Mental health in motion: Five Burlingame students recognized in Directing Change film contest

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Photos and Graphic by Sophia Bella

Five Burlingame students placed in the Directing Change film contest with public service announcements covering various mental health issues.

Sophia Bella, Staff Reporter

After submitting films intended to raise awareness of the multi-faceted topic of mental health, five young filmmakers from Burlingame were recognized for their public service announcements at the statewide Directing Change Film Contest, winning awards in three categories. Under BTV advisor and Art of Video teacher Stephen Erle, students dedicated around four weeks of the second semester to creating original films that addressed their prompt in picture.

Directing Change is a nonprofit advocating for teen mental health and suicide prevention through the medium of film. Established in 2017, the California statewide film contest allows students to develop a public service announcement about mental health and incorporate it into original videos and animations.

“These are short films, 30 seconds to a minute,” Erle said. “[They are] something that can go on social media, where a student can see it and quickly get a message.”

Erle’s students first started submitting work to Directing Change in response to a flyer sent out in the mail a few years ago, and has been involved every year since.

“The organization we work with is really supportive, and their mission I really agree with — mental health for students and suicide prevention — how could you not get behind something like that?” Erle said.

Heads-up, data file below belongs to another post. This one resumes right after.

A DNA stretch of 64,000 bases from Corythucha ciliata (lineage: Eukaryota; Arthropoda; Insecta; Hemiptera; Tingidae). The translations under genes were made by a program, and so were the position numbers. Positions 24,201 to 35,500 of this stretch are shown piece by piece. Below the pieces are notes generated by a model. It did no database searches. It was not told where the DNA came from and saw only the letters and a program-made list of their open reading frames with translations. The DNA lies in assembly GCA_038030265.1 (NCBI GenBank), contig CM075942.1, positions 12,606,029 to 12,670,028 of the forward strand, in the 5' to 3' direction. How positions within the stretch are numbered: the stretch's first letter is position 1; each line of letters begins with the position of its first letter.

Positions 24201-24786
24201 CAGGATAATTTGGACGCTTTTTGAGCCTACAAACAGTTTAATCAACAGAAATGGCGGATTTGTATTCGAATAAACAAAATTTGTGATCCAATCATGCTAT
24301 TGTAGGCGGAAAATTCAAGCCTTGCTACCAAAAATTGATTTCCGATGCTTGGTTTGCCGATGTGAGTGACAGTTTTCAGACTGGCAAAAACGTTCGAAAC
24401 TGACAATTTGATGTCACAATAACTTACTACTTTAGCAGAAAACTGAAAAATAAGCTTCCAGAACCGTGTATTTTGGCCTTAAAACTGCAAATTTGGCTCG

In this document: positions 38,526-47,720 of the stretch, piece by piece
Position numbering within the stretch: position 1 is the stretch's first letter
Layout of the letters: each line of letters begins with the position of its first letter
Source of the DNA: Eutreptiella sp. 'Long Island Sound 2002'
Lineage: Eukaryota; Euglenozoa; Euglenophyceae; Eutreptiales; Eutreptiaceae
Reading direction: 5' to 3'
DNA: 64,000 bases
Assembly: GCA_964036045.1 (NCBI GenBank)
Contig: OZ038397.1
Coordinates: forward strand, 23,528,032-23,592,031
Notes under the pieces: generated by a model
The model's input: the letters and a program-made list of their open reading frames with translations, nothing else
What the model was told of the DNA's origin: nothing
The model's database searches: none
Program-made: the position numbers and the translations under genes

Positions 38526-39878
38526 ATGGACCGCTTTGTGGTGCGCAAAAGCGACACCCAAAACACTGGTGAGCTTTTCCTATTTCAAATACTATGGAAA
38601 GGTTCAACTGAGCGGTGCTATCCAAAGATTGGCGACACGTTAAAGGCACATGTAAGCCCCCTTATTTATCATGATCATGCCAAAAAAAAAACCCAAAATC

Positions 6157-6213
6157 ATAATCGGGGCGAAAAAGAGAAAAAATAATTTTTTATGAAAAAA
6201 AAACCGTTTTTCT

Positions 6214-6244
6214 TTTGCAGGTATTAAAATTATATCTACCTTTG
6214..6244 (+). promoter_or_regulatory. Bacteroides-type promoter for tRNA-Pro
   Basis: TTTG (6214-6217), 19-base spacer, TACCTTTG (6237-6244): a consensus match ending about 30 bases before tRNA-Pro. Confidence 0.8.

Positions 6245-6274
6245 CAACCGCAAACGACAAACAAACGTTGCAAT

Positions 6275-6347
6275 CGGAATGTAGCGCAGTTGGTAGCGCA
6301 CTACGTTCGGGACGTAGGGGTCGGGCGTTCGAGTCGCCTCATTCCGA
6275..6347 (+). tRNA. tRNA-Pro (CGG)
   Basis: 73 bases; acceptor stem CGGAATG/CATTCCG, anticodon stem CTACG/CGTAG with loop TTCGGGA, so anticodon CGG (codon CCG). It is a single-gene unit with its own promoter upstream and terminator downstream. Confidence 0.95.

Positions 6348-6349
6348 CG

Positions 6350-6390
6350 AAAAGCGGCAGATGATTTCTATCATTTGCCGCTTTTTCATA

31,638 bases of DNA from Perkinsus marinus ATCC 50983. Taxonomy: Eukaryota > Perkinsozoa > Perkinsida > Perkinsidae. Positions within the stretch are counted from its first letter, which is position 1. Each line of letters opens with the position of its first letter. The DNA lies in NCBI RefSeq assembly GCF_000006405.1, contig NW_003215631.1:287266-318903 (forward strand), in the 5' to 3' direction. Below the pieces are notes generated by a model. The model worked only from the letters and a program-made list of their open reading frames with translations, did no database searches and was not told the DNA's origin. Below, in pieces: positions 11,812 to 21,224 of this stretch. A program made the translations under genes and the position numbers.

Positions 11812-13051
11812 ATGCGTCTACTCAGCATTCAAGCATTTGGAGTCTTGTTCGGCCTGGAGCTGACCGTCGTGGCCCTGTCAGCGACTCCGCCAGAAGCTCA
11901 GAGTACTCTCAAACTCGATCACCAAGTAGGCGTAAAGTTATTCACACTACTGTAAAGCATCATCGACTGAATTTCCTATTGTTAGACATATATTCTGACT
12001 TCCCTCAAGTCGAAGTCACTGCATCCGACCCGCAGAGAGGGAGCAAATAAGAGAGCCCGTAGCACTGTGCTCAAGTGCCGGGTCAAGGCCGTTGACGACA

Sophomore Finn Lorian and senior Anna Peters placed first in the Mental Health Matters category for their film “Be the Change,” winning $500 and advancing to state judging alongside 10 other films. Winners will be announced virtually on May 17. The public service announcement is a narrated scenario following a group of friends who recognize the struggle of one friend and help her seek support.

“I think that’s something that a lot of people can relate to, especially coming back from Covid, and this being our first year back — feeling kind of alone and not thinking that anyone’s noticing what’s going on with them,” Lorian said. 

Sophomores Ryan Luftman and Aidan Kelley won third place in the Statewide Animation Category and $500 for their animated public service annoucement “Reach Out,” encouraging viewers to connect with friends and family if they display warning signs of depression and suicidal behavior. 

“The message is that sometimes people are kind of isolated. They don’t really have a way to reach out for themselves,” Luftman said. “Sometimes it takes someone to reach out for them.”

Winning fifth place and $100 in the Through the Lens of Culture category was Andrea Chu-Tam for her film “Body Image in Chinese Culture.” Inspired by a conversation with her parents, Chu-Tam’s film features examples of common cultural expectations of body image and offers suggestions for what viewers can do to improve communication with their family.

“I see a lot of Asian stereotypes with mental health and what type of mental health Asian people in Asian cultures struggle with,” Chu-Tam said. “I didn’t see a lot of people talking about this issue, and I thought that it was something that I personally experienced that I want to share.”

Every film displays an end screen with helplines and resources for where to take the next step in receiving mental health support. If you want to view these students’ work, visit the following links:

 

“Be the Change” By Finn Lorian and Anna Peters

“Reach Out” By Aidan Kelley and Ryan Luftman

“Body Image in Chinese Culture” by Andrea Chu-Tam